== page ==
Aadai Movie Review
Aadai Movie Summary
Director Rathna Kumar has begun crafting the story with an intent to explore deep on issues faced by women but has changed directions in the middle with moving his attention to adding up unnecessary scenes to the flick. Amala Paul fits in the character of kamini quiet well and pulls it off effortlessness. She carries forward the film even in spite of its unnecessary scenes which are really patient tester.
- Aadai Movie Rating
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Director Rathna Kumar after a breezy genre film like Meyaadha Maan has opted to go more than just an extra mile to script a sturdy and cogent story like Aadai. Through his bold attempt he has shattered many stereotypes of Tamil cinema. Amala Paul’s character is well crafted. Though, it is not too deep it manages to speak of many patriarchal and misogynistic things prevalent in our society. Amala Paul is very convincing in the role of Kamini and has reached a new dimension of boldness and vivaciousness that were forbidden to be explored earlier in Tamil cinema.
Kamini aka Suthanthira Kodi (Amala Paul) is an independent, rebellious and a lover of lack of restrictions life woman who lives with her mother (Sri Ranjini) who is contrast to her and is deep rooted in tradition. Kamini works as a TV anchor who orchestras and hosts a prank show under the name ‘Thoppi’ which is in the list of popular shows. The Harley Quinn’s attire that you see in the posters of the film is for one such prank show. Naturally, she does not pay heeds to what others have got to say about her and chooses to do things in her own style. Kamini’s biggest nightmare is to get herself dressed in a traditional outfit (saree). But on her birthday, her mother expresses her longtime desire to her which is to see her reading news dressed in a saree.
When Kamini recounts her mother’s wish to her friends, they tell her that news reading is not simple like a prank show and it takes efforts. Not just holding it there, they say she cannot pull off reading news. This ignites the engine in her. Having a proclivity for betting this goes down deep in her which makes her to lock up her best pal and star newsreader of the channel Jenny (Ramya Subramanian) in their office lavatory just to take her place to read the day’s news. And she does it in style and proves her friends wrong. In fact she receives acclamations from the entire team and also she informs her mother to catch her reading news on the channel.
To celebrate her birthday and also the feat that she had achieved on the day, her friends decides to through her a party. So they occupy an old building of their company to have fun. Kamini’s mother calls her to know where she is as it is already pass time to be home but she yells at her and cuts the call. Obviously, things get wild after few hours and the fun turns on to mad fun. Next thing is she finds herself without a piece of fabric on her when she gets up the next day morning in the same vacant building. Even dreadful is the fact that she could not even find a newspaper to cover herself. What happened on the previous night, who did this to her, and why did they do this to her, is what makes the crux of the story.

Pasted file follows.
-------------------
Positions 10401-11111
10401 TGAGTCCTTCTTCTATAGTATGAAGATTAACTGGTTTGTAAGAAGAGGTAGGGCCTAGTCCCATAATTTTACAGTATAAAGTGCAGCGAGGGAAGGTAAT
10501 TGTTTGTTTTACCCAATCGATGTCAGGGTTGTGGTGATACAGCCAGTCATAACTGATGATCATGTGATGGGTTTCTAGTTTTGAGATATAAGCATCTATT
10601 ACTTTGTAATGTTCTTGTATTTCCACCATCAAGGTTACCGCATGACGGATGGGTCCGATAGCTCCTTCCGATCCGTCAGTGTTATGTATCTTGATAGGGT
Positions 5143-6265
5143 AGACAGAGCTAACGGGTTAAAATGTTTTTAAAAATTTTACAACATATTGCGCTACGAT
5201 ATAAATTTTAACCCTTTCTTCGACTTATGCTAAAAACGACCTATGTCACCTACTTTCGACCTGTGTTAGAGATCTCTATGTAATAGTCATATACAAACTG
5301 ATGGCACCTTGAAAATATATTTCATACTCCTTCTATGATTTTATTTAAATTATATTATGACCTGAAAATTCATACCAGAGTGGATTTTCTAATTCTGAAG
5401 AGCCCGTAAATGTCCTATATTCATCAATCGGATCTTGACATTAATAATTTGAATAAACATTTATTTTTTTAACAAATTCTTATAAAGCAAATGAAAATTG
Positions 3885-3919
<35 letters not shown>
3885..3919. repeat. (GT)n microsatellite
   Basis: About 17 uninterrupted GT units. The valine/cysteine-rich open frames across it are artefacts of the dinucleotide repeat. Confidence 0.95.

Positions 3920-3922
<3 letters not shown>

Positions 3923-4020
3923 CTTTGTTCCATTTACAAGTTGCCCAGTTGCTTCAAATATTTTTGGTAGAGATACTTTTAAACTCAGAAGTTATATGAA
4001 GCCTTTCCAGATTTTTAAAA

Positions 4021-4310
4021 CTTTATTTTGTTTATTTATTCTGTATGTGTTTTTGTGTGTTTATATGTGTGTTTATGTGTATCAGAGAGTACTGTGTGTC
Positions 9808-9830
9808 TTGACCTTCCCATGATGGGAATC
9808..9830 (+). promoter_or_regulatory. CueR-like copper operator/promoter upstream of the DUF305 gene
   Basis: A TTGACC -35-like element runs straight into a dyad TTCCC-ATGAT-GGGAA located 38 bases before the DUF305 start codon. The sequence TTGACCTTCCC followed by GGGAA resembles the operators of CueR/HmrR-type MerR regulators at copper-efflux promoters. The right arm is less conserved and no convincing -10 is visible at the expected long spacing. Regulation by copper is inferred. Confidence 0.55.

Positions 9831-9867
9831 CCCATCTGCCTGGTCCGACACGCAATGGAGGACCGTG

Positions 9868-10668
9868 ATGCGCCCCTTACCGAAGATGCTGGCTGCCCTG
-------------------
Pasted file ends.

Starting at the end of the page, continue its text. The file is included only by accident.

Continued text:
Amala Paul fits in the character of Kamini quiet well and pulls it off effortlessness. She carries forward the film even in spite of its unnecessary scenes which are really patient tester. The actress has earned her credits by giving her flesh and blood to a role that is both mentally and physically challenging to pull off. There is no much scope for other actors to perform in the drama as the venture is totally scripted around Kamini.
On the technical side, cinematographer Vijay Kartik Kannan’s frames have captured a woman without letting down her dignity. Pradeep Kumar’s background score comes in handy in the second half where the film exactly begins.
Director Rathna Kumar has begun crafting the story with an intent to explore deep on issues faced by women but has changed directions in the middle with moving his attention to adding up unnecessary scenes to the flick. The built up that is laid on the foundation of strong women centric theme at times makes us feel a little exaggerated at few moments. The Drama has its share of best moments where it brings out the mindset of people as well as makes us to reflect up on ourselves. Few digs at the politicians and a good share of adult comedies that genuinely makes us laugh are fresh and entertaining.
On the whole, Aadai is a good addition to the women centric trend in Tamil cinema but not a complete rebellious script that one would have expected it to be.